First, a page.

When Grand Prairie High School Principal Lorimer Arendse, a non-smoker, went public with his sudden diagnosis of lung cancer, Susan Cornett of Fort Worth saw a kindred spirit in her fight to change the "smoker" stigma that routinely comes with the often-deadly disease.
"I was diagnosed 20 months ago," Cornett said of the postoperative announcement by her doctor after a portion of her upper left lung was removed.
The diagnosis was non-small cell adenocarcinoma. The cancer had also spread to her lymph nodes. Additional surgery and multiple rounds of chemotherapy and radiation followed.'
A patient with her form of cancer is often given a five-year survival rate of just 18 percent.
"I really had a hard time picking my jaw up off the floor," she said of the diagnosis.
"They just don't know" where the cancer came from, she said. "They can't pinpoint it. And my doctor will tell you the only thing it takes to get lung cancer...is lungs."
Up to 20 percent of people who get lung cancer are non-smokers. According to the American Cancer Society, lung cancer is by far the leading cause of cancer death among both men and women; about one out of four cancer deaths are from lung cancer. Each year, more people die of lung cancer than of colon, breast, and prostate cancers combined.
But cancer patients like Cornett say they still fight the stigma that they must have "done this to themselves."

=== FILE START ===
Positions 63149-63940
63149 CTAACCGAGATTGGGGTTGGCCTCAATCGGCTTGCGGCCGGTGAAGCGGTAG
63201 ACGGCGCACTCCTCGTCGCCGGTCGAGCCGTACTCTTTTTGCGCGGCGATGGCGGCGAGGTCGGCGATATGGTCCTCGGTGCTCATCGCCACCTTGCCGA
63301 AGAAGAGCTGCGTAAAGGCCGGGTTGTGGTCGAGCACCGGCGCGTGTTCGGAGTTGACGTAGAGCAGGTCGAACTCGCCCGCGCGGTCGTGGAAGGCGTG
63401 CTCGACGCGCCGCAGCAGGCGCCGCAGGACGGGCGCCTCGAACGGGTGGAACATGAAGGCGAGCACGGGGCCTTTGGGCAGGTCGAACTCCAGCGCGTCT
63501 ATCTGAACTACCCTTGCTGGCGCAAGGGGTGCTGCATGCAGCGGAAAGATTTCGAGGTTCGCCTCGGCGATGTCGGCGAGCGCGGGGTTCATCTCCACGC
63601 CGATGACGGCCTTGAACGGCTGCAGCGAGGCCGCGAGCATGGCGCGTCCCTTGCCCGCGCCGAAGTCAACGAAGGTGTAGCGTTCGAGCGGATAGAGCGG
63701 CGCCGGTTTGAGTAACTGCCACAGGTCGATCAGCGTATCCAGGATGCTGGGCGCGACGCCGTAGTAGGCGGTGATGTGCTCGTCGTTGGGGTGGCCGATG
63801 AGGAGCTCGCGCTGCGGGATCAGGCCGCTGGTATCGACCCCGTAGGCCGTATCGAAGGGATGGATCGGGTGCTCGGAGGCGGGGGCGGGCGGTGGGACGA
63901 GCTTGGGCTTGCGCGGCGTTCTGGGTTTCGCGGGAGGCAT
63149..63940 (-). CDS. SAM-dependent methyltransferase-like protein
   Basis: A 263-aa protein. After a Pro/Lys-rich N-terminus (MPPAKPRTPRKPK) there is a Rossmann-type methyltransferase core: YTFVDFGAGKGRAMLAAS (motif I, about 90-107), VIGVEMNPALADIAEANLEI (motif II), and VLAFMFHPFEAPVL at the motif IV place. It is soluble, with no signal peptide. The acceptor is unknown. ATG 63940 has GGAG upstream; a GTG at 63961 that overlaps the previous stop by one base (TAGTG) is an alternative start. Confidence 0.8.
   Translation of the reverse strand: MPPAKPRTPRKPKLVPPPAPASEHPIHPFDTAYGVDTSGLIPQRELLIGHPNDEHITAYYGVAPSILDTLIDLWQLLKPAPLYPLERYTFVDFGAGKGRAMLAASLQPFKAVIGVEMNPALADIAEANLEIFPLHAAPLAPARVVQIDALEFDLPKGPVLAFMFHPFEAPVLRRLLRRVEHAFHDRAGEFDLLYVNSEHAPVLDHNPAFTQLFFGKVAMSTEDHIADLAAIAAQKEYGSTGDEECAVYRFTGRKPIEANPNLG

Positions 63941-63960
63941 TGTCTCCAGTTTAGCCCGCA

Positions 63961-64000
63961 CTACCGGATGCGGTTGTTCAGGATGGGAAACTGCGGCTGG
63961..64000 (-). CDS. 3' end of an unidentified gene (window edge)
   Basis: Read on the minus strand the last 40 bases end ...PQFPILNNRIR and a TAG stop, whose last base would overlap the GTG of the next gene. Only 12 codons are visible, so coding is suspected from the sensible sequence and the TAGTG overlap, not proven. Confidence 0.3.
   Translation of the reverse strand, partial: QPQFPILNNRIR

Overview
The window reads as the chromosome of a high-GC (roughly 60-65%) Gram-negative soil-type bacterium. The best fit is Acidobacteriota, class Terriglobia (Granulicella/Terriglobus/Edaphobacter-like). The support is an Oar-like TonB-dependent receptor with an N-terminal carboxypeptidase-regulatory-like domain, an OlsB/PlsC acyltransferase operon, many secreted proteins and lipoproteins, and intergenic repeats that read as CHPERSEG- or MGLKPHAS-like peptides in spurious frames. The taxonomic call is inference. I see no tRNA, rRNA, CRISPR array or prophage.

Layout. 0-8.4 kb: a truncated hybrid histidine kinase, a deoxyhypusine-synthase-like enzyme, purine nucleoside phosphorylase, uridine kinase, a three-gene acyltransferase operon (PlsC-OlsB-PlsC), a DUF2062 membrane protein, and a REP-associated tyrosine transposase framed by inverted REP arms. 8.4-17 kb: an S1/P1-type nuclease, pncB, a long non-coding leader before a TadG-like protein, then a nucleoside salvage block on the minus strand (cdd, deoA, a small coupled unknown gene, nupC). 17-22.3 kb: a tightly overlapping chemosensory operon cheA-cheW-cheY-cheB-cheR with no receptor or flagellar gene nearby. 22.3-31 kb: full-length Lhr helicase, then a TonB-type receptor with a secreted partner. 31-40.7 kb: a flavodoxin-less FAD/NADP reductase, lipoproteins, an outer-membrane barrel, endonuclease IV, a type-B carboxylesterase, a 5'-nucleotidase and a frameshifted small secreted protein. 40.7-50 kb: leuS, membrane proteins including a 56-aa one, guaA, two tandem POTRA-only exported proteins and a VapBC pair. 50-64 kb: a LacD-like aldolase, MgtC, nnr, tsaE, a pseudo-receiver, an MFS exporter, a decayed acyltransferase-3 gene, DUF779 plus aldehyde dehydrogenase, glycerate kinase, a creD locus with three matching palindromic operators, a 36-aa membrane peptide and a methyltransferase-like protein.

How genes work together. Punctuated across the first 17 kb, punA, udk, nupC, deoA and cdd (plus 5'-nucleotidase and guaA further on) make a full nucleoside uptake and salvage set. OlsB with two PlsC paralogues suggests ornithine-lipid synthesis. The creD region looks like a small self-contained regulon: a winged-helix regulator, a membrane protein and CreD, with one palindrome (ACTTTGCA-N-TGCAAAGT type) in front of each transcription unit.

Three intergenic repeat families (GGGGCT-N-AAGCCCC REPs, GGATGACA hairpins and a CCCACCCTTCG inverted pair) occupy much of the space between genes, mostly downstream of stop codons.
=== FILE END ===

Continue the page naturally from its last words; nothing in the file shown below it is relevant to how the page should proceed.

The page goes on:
"So many people when they hear lung cancer, they're like, ‘Oh you must have smoked.’ That's the first question they ask me,” she said.
"I supported a patient who wore pink to her chemotherapy sessions because she didn't want anybody to ask her what kind of cancer she had. And she had never smoked,” said Katie Brown with the lung cancer survivorship and support group Lungevity. “But she felt that stigma.”
Lung cancer killed Brown’s father in 2002 and she found the support systems, and empathy, lacking when compared to other cancers.
"I find a lack of empathy and sympathy for patients with lung cancer,” she said. “And all of that really results in a lack of funding, which means less research and less treatment options."
"That's the perception," Cornett added. "And my response is, [do] you ask a heart attack patient if he ate a cheeseburger? No. You say, ‘Gosh I hope you feel better.’
“Why am I not getting the same courtesy. I did not do this to myself."
So a survivor is out to fight against that stigma and to fight for other survivors just like her.
"I'm an only child. I don't want my parents to have to bury me," Cornett said. "And that's what gives me my fight."
A fight she hopes finds more research dollars, and more empathy, along the way.
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